Law enforcement remember their own
Law enforcement officers took a moment out of their busy day Monday to remember fellow officers who have fallen in the line of duty. The event was the 8th annual “Police Officers’ Memorial Service.”
Montgomery County Sheriff Tommy Whitt said it’s important to remember those that have fallen and made that ultimate sacrifice and to draw back on their names to gain strength. He reminded the overflow crowd at the county’s administration building that attacks on law enforcement officers have continued to escalate every year.
“Please stop when you see law enforcement officers at a traffic stop and what knowledge an officer has at that time. There’s a possibility he or she may not go home to their loved ones. They mentally and physically have to think about that every day,” Whitt said.
On average, one law enforcement officer is killed in the line of duty somewhere in the United States every 53 hours. Since the first known line-of-duty death in 1791, more than 19,000 U.S. law enforcement officers have made the ultimate sacrifice.
In 2011, 166 law enforcement officers were killed in the line of duty nation-wide. To date this year, 34 officers have died including Virginia Tech police officer Deriek Crouse.
There are more than 900,000 sworn law enforcement officers now serving in the United States, which is the highest figure ever. About 12 percent of those are female.
39-year-old Deriek W. Crouse was an Army veteran who had been with the Virginia Tech Police Department since 2007 and was a member of the department’s emergency response team since 2011.
The motive of the December shooting is still not known. Crouse had stopped a female student on a traffic violation when the suspect walked up to the officer and shot him. The shooter would later kill himself.
Crouse was married and had five children and step children. His widow attended Monday’s ceremony surrounded by other Tech officers and their families.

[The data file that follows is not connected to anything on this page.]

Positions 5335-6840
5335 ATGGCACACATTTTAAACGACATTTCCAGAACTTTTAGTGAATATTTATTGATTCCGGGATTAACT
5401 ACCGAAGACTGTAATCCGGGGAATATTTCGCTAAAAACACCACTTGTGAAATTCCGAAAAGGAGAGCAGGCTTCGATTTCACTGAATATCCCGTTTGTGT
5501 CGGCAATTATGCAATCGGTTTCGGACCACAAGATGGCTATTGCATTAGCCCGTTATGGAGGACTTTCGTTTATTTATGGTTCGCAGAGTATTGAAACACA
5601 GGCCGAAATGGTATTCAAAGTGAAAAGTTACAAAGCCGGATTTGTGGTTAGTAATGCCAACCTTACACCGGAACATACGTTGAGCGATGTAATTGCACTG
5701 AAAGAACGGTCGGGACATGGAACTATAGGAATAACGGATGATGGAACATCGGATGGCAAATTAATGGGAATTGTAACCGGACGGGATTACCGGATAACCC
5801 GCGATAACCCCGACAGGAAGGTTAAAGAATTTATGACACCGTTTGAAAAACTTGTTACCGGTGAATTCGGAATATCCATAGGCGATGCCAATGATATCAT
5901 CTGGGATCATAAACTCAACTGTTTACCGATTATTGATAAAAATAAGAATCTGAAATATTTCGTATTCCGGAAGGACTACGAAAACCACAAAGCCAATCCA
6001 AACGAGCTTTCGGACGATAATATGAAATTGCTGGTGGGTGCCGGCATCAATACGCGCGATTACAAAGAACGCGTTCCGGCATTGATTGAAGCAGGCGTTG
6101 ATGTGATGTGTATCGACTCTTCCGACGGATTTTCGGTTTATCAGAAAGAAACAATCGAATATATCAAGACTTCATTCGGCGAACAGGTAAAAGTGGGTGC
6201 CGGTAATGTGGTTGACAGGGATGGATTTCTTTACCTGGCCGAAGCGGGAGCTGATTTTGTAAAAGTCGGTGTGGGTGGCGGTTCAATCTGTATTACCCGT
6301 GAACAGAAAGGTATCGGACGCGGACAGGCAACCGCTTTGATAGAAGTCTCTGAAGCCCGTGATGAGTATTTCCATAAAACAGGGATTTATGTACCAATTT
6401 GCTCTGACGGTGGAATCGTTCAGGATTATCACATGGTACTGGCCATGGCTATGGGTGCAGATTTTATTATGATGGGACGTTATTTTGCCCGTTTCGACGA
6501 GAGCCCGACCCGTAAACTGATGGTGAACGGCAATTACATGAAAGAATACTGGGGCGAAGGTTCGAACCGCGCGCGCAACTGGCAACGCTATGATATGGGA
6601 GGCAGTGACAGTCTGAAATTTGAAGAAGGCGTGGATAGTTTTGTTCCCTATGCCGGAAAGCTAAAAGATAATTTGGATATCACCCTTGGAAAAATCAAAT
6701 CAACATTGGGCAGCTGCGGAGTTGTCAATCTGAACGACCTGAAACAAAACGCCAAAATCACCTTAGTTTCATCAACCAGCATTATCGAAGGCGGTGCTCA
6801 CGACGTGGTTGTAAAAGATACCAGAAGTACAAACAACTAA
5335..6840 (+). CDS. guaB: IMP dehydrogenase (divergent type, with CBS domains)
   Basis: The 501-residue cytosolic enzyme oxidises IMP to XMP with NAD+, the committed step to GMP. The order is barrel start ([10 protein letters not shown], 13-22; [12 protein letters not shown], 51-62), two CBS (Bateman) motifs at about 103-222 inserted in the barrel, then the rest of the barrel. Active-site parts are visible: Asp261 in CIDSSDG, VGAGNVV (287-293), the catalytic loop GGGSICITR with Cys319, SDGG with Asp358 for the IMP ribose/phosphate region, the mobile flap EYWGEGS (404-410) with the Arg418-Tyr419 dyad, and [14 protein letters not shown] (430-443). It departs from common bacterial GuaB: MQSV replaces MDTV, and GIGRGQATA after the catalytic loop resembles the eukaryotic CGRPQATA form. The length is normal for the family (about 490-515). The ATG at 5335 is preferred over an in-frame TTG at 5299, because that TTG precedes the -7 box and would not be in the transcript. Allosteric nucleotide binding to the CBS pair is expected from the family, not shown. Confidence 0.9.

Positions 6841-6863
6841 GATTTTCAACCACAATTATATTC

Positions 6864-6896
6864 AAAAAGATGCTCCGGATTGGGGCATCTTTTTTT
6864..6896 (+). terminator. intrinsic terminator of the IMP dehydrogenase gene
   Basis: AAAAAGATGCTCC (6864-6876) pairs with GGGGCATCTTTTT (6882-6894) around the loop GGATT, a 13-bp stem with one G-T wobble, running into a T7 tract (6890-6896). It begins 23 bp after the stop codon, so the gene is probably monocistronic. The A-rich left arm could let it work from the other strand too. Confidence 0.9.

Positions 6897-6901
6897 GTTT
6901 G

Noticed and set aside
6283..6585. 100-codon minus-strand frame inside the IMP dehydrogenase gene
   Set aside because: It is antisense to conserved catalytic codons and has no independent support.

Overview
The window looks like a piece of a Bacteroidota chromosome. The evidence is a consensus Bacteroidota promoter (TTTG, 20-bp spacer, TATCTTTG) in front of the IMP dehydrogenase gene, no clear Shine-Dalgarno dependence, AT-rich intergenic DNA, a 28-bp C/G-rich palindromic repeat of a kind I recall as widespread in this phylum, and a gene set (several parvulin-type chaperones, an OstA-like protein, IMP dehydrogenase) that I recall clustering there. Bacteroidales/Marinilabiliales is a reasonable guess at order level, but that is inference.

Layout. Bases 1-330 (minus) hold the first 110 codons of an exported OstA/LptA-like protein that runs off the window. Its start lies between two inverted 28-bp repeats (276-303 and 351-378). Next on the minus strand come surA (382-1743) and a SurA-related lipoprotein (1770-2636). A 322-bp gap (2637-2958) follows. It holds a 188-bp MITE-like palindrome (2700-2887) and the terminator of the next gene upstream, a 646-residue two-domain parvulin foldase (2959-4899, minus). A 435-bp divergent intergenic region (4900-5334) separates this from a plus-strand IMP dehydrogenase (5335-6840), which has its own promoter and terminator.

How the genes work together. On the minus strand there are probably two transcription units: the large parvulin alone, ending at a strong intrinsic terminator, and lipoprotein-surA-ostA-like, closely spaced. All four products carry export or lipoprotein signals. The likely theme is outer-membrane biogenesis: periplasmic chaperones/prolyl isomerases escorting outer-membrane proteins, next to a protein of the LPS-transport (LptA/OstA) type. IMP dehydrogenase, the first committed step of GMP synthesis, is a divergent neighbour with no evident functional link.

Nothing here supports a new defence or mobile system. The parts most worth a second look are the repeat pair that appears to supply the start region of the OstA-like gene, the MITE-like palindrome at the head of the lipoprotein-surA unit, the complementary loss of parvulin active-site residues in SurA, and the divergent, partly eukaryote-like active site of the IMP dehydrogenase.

Radford Police Chief Donnie Goodman was the guest speaker and pointed out law enforcement officers are a tight-knit community. He said everyone needs to stop and pause our busy lives to remember those nationally, state and locally that have fallen. “We express our gratitude to their families for their sacrifice, There are wreaths laid, colors presented and mourning ribbons across badges to insure our fallen are not forgotten,” he said.
Goodman reminded the crowd that those officers lived and died with honor, bravery and valor. “They chose the profession knowing they could have another one for more money, less hours and less dangers. They put it on the line every day, never knowing in advance how this will turn out,” he concluded.
Monday’s New River Valley event was held in conjunction with National Police Officer Memorial Week, May 13-19. In 1962, President John F. Kennedy designated May 15 as National Peace Officers Memorial Day, and the calendar week in which May 15 falls as National Police Week.
A committee has been established to construct a “Public Safety Monument” in the front area of the existing county courthouse which will become the Montgomery County Public Safety Building once the new courthouse is completed. The monument will be a three-sided granite memorial to those individuals who have given the ultimate sacrifice in the line of duty.
One side would represent each of the three entities: fire, rescue and police.
Tax deductible donations are being accepted. Make checks payable to: The Community Foundation of the New River Valley, P.O. Box 6009, Christiansburg, VA 24068. Place in the memo line: The Montgomery County Public Safety Monument Fund.